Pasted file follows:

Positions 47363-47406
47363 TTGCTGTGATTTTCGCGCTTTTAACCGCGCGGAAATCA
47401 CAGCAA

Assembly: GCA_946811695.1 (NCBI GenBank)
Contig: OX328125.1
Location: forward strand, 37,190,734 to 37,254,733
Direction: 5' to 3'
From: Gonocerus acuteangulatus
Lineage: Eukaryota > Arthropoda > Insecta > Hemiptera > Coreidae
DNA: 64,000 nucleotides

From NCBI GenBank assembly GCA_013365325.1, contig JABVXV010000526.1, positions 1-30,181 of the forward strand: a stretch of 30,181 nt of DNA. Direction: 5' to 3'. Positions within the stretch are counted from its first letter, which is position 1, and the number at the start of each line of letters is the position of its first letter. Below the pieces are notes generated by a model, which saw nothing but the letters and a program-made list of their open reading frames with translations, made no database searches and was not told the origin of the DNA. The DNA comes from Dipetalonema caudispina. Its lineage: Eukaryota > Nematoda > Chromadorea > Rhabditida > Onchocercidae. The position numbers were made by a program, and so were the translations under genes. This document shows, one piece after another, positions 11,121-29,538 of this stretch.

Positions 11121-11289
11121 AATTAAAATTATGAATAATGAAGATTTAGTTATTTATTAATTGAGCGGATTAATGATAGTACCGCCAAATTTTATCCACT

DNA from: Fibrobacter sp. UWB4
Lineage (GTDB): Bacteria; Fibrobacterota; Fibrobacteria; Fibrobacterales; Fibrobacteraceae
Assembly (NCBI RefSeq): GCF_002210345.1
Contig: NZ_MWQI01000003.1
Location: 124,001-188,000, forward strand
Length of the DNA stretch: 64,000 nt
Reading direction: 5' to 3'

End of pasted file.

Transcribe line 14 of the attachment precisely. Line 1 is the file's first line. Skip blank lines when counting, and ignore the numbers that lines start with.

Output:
DNA from: Fibrobacter sp. UWB4